Saturday, 8 June 2013

How Madras and Bowring strove to deny Wodeyars the Mysore Kingdom

When the British took over the administration of the Mysore Kingdom from 1831 to 1868, the Maharaja of Mysore became a mere puppet with absolutely no powers.
All the powers of the State were exercised by the Resident  or Commissioner of Mysore and the East India Company at Madras looked after the overall state of the Kingdom.
It was William Bentinck, the Governor-General of India, who recommended to the Board of Directors of the East India Company that Mysore be taken over and his recommendation was immediately accepted.
The Madras Government had in 1831 falsely represented to the British Government that the Mysore Kingdom had failed to pay the annual sum of Rs. 34,50,500 due to it. This amount had to be paid by Mysore every year as part  of the Subsidiary alliance that the kingdom was forced to enter into with the British after the death of Tipu Sultan in Srirangapatna on May 4, 1799.
The British had in 1799 reinstalled the five year-Nalwadi Krishnaraja Wodeyar to the throne of Mysore and even participated in his coronation in Nazarbad , Mysore.
Nalwadi Krishnaraja Wodeyar turned out to be a King among Kings. He had the welfare of the people at his heart and he undertook many developmental works. Unfortunately, the Nagar rebellion of 1803-31 not only shook the Wodeyars but also put the British n a fix.
Citing the non-payment of the annual tribute as a wrong, Bentinck recommended the takeover of the Kingdom and this was done immediately.  
When Bentinck decided to enforce the provisions of the Treaty and wrote to the Maharaja asking him to surrender the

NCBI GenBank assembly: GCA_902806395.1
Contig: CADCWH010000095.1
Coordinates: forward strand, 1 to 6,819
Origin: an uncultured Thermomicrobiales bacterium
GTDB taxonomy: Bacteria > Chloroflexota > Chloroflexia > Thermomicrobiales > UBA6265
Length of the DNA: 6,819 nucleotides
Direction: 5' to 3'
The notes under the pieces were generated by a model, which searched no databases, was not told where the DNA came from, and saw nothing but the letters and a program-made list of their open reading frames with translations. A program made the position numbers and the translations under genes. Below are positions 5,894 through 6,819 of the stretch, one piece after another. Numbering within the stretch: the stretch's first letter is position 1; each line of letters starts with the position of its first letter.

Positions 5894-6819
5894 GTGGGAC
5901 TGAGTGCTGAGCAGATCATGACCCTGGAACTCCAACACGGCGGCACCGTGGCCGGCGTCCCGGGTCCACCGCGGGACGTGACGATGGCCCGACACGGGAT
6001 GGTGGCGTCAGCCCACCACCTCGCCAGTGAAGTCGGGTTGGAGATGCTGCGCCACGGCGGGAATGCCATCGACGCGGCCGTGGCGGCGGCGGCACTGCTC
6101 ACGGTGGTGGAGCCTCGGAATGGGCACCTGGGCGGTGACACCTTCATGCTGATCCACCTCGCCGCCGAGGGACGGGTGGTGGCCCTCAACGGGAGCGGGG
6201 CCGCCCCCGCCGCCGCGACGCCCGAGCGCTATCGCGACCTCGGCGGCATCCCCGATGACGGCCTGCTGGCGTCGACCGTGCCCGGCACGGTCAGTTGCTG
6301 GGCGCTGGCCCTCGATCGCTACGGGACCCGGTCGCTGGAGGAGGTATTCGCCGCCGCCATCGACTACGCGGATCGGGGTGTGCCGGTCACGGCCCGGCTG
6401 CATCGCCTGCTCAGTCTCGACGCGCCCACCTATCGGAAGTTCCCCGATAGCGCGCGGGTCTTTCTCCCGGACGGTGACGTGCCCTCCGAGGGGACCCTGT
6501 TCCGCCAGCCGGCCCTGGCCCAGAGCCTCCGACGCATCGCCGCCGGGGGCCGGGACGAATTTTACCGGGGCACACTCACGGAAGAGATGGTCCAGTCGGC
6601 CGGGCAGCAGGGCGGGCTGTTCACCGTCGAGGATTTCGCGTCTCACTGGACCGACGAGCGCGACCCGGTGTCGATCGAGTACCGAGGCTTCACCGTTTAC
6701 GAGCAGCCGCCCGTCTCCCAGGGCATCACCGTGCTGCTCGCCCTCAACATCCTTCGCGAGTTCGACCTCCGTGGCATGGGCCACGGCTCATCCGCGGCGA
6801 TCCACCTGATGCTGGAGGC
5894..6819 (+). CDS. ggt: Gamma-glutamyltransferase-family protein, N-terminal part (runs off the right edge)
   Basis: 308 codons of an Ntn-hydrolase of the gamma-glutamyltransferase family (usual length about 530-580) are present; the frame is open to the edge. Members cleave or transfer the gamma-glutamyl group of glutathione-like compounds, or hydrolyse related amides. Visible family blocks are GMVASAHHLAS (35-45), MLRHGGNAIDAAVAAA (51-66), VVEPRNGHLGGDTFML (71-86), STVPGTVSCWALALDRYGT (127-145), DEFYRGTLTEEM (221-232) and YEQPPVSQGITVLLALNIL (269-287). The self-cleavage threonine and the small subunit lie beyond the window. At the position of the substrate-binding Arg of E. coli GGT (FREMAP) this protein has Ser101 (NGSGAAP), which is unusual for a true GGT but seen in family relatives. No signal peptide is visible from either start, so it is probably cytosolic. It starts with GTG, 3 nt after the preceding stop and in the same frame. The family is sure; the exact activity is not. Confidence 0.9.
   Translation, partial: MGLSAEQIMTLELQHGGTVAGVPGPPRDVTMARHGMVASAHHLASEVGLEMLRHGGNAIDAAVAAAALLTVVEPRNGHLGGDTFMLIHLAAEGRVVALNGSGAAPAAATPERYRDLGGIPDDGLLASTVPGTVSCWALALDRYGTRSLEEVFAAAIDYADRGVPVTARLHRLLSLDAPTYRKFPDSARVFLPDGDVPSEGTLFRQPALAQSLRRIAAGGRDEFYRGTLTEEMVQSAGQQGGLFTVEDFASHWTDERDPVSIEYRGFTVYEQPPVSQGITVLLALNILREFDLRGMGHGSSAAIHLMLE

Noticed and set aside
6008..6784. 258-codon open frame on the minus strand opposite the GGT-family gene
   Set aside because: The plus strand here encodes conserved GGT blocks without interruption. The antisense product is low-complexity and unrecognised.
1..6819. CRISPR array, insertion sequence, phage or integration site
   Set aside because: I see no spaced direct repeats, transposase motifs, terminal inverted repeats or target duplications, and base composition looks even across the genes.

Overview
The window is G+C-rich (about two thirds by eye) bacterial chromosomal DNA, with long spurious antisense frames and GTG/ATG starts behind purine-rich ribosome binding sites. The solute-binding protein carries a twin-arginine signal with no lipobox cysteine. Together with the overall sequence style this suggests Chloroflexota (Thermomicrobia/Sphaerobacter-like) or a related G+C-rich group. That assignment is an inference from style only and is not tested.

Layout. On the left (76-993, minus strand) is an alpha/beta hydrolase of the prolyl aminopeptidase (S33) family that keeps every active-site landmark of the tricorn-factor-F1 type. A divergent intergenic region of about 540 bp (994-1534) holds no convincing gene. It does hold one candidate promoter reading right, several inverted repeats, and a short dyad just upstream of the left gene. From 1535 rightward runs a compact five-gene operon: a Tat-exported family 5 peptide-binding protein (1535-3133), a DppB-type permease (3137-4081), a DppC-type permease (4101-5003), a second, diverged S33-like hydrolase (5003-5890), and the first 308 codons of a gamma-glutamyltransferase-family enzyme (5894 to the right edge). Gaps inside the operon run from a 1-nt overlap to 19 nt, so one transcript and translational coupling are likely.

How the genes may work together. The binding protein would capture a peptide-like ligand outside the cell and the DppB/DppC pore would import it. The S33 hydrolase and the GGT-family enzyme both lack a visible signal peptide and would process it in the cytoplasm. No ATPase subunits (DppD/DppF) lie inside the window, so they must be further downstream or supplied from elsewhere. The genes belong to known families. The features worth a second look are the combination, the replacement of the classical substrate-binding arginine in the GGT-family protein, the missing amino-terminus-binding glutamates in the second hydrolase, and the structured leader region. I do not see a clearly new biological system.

administration of the State to the Company, the King did so without even a murmur. Ironically, the letter by Bentinck was handed over to the Maharaja when he was celebrating
the Dasara festivities in 1831.
The Maharaja, made no attempt to evade the letter or delay the handing over of the power. He handed over the reins of Government and a Commission of British Officers was established to administer the country in the King’s name.
When Bentinck had the Mysore accounts examined by the Accountant General, he was horrified to find that the Kingdom had been regularly paying the annual tribute though it was a heavy drain on its resources. He also found the charge of financial mismanagement of the state coffers levied by the Madras Government against Mysore to be flimsy and false.
Bentinck regretted his hasty action and more than once said in India and in England that this was the only act in India that he looked back upon with deep sorrow.
A gentleman, he acknowledged his error and placed it on record that he had been  “misled into hasty action by the exaggerated representations of the Madras Government.” He doubted the legality and justice of what he had done and suggested that three-fourths at least of the territories of Mysore should be immediately restored to the Maharaja and the remaining portion could be  temporarily retained as a guarantee for the subsidy.
However, the Court of Directors  of the East India Company did not agree with the proposal and they decided to go ahead with administering Mysore for some more time.